Be ConciseWe are catching a place.

Brothers and sisters rarely reach consensus about backpacks.


Make your words count. Don't muddy your writing with jargon, unclear construction and repetition.


Mutual cooperation cooperation
Completely destroyed destroyed
Could care less couldn't care less
consensus of opinion consensus
refer back refer
thinking to myself thinking
needless to say then why say it?
at the present time now
despite the fact that although











Avoid overused intensifiers such as: Very, Really, Truly, So, Completely, Totally, Positively, Perfectly.

Re-write for conciseness and description. For example:

very hungry famished
really tired exhausted
perfectly happy content
so silly ridiculous
truly angry irate


A group of words lacking one or more of the following: a subject, a predicate, a complete thought (e.g, a dependent clause).

  1. Although he passed the test.
  2. "Now his concern is to be a normally functioning human being again. Without the headaches, dizziness, memory loss and lethargy that have been part of his life for too long."


Lacks proper punctuation e.g, Comma Splice:

  1. The professor dismissed the class, the students cheered.

Options to fix run-ons: 1) Create two sentences 2) Use a semi-colon 3) Use a coordinating conjunction


Caused by several dependent clauses or one long dependent clause at the start of a sentence. Problem: delays main idea.

  1. Even though I felt sick and discouraged at the thought of taking the exam, I passed the LSDT.


The "VOICE" of a sentence indicates the form of the verb.

PASSIVE VOICE: The subject is acted upon by the verb.

  1. The test was passed by the student.
  2. The meeting was led by the president.
  3. The play was canceled.

ACTIVE VOICE: The subject is performing an action. Think: Subject-Verb-Object

  1. The student passed the test.
  2. The president led the meeting.
  3. The director canceled the play.

NOTE: Use of the verb to be (e.g., is, was) does not necessarily mean the passive voice.

  1. She was managing the store. (active)
  2. The store was managed by her. (passive)
  3. She was tired. (indicative)

TIP: Avoid unnecessary introductory phrases and clauses

  1. It has been shown by numerous studies that studying improves your chances of passing the LSDT.
  2. Numerous studies have shown that studying improves your chances of passing the LSDT.


  1. Find the verb in the sentence
  2. Ask who or what is performing the action.
  3. Construct the sentence to that the "actor" (subject) performs the action.

Our conclusion was ignored by the committee.

    1. Verb: ignored
    2. Actor: committee
  1. Re-write: The committee ignored our conclusions.

The infant was rescued from the blaze by his mother.

    1. Verb: rescued
    2. Actor: mother
  1. Re-write: The infant's mother rescued him from the blaze.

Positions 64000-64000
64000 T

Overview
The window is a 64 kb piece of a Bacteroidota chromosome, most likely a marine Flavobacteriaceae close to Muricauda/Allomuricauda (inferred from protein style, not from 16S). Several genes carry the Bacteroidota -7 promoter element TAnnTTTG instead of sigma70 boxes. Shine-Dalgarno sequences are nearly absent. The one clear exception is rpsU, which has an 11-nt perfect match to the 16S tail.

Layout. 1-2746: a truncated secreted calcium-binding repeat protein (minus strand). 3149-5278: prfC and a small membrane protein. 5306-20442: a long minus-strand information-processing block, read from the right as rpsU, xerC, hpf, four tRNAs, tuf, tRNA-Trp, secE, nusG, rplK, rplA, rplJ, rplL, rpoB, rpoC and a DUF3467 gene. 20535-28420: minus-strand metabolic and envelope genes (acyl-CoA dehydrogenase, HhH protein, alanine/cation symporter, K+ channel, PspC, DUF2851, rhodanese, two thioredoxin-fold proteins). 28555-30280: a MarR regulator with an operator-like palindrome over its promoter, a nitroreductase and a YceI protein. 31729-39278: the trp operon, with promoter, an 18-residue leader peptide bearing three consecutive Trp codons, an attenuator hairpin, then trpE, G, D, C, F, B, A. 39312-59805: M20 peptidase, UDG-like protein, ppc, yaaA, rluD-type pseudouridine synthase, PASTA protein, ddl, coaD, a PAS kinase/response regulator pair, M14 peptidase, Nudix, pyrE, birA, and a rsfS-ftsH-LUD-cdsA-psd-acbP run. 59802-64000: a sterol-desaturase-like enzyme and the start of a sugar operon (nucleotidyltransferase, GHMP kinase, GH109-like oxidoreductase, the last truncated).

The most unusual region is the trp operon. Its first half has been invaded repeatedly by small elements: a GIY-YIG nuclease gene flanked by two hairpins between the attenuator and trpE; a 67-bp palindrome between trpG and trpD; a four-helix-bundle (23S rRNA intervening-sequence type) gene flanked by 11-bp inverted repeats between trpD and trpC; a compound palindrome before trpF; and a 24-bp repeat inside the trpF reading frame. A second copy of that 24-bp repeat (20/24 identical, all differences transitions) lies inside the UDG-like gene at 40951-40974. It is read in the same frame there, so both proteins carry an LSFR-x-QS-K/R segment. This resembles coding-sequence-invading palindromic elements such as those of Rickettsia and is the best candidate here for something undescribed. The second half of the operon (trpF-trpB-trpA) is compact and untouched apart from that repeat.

2. If we write it: His mother rescued the infant from the blaze. "His" is unclear as a pronoun reference.


The recipient of the action is more important (prominent) than the performer of the action.

  1. President Clinton was heckled by an unidentified comedian posing as a journalist.

The actor or performer of the action is unknown, difficult to identify or irrelevant.

  1. The gift was damaged during shipping.
    1. NOTE: In this case, the indicative mood (was) is used to state merely a condition or realistic explanation, not an implausible situation.


Don't mix elements in a phrase or series.

  1. He enjoys books, movies and driving his car. (NO
  2. He enjoys reading books, watching movies and driving his car. (YES)

Don't mix verbals (e.g., gerunds and infinitives).

  1. He believes in using force and then to resort to diplomacy only if all else fails. (NO)
  2. He believes in using force and then resorting to diplomacy only if all else fails. (YES)

Don't mix tenses or voice.

  1. Workers who were consulted regularly feel more committed to the company and had lower rates of absenteeism. (NO)
  2. Workers who are consulted regularly feel more committed to the company and have lower rates of absenteeism. (NO)

Don't mix singular and plural subjects.

  1. One should study; students should know that. (NO)
  2. Students should know that they should study. (YES)

Don't use a dependent clause inappropriately.

  1. The professor explained the theory of relativity, Newtonian Physics and that critical thinking is at the heart of scientific study. (NO)
  2. The professor explained the theory of relativity, Newtonian physics and the importance of critical thinking in scientific study. (YES)

Be consistent with grammatical patterns in a sentence (e.g., verb-adjective-noun pattern of three phrases)

  1. He vowed to decrease federal taxes, increase social services and strengthen foreign relations.